Stereoscopic three-dimensional images of an anatomical dissection of the eyeball and orbit for educational purposes

Toshihiko Matsuo, Yoshimasa Takeda, Aiji Ohtsuka

Research output: Contribution to journalArticlepeer-review

4 Citations (Scopus)

Abstract

The purpose of this study was to develop a series of stereoscopic anatomical images of the eye and orbit for use in the curricula of medical schools and residency programs in ophthalmology and other specialties. Layer-by-layer dissection of the eyelid, eyeball, and orbit of a cadaver was performed by an ophthalmologist. A stereoscopic camera system was used to capture a series of anatomical views that were scanned in a panoramic three-dimensional manner around the center of the lid fissure. The images could be rotated 360 degrees in the frontal plane and the angle of views could be tilted up to 90 degrees along the anteroposterior axis perpendicular to the frontal plane around the 360 degrees. The skin, orbicularis oculi muscle, and upper and lower tarsus were sequentially observed. The upper and lower eyelids were removed to expose the bulbar conjunctiva and to insert three 25-gauge trocars for vitrectomy at the location of the pars plana. The cornea was cut at the limbus, and the lens with mature cataract was dislocated. The sclera was cut to observe the trocars from inside the eyeball. The sclera was further cut to visualize the superior oblique muscle with the trochlea and the inferior oblique muscle. The eyeball was dissected completely to observe the optic nerve and the ophthalmic artery. The thin bones of the medial and inferior orbital wall were cracked with a forceps to expose the ethmoid and maxillary sinus, respectively. In conclusion, the serial dissection images visualized aspects of the local anatomy specific to various procedures, including the levator muscle and tarsus for blepharoptosis surgery, 25-gauge trocars as viewed from inside the eye globe for vitrectomy, the oblique muscles for strabismus surgery, and the thin medial and inferior orbital bony walls for orbital bone fractures.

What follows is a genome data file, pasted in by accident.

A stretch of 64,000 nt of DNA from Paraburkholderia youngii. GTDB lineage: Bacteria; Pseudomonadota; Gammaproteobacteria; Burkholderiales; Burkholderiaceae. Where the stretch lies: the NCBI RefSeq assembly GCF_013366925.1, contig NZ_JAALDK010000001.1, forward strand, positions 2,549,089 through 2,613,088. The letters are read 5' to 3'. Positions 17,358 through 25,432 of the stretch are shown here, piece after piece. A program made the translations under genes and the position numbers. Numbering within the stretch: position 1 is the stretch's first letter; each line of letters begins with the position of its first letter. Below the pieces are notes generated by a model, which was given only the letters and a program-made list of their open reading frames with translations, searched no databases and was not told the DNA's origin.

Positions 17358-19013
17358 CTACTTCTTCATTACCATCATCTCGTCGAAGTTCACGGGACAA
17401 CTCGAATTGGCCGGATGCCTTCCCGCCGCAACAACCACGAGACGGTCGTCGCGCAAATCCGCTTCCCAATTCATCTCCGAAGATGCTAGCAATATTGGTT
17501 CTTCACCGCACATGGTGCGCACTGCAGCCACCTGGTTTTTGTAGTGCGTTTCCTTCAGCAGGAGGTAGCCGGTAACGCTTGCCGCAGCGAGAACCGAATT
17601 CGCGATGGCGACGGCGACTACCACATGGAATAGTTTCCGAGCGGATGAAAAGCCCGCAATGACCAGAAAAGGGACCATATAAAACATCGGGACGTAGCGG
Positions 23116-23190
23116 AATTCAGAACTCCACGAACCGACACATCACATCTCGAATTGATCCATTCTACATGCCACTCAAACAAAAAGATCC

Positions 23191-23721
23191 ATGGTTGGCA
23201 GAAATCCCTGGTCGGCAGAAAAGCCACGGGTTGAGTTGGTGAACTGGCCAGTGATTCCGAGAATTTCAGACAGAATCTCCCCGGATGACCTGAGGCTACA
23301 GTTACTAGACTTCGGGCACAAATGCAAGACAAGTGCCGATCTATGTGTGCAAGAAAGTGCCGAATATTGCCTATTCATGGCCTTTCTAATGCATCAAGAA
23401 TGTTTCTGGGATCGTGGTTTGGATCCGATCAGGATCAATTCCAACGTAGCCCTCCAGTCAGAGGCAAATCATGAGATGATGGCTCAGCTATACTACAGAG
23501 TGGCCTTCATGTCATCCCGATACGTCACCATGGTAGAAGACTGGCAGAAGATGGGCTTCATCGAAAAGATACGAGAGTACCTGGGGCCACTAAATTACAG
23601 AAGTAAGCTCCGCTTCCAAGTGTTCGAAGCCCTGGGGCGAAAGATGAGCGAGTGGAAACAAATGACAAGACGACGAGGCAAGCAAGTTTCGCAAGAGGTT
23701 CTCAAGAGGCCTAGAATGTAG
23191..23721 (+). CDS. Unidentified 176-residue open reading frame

Original languageEnglish
Pages (from-to)87-91
Number of pages5
JournalActa medica Okayama
Volume67
Issue number2
Publication statusPublished - 2013

Keywords

  • Education
  • Eye
  • Local anatomical dissection
  • Orbit
  • Stereoscopic camera-captured images

ASJC Scopus subject areas

  • Biochemistry, Genetics and Molecular Biology(all)

Fingerprint Dive into the research topics of 'Stereoscopic three-dimensional images of an anatomical dissection of the eyeball and orbit for educational purposes'. Together they form a unique fingerprint.

Cite this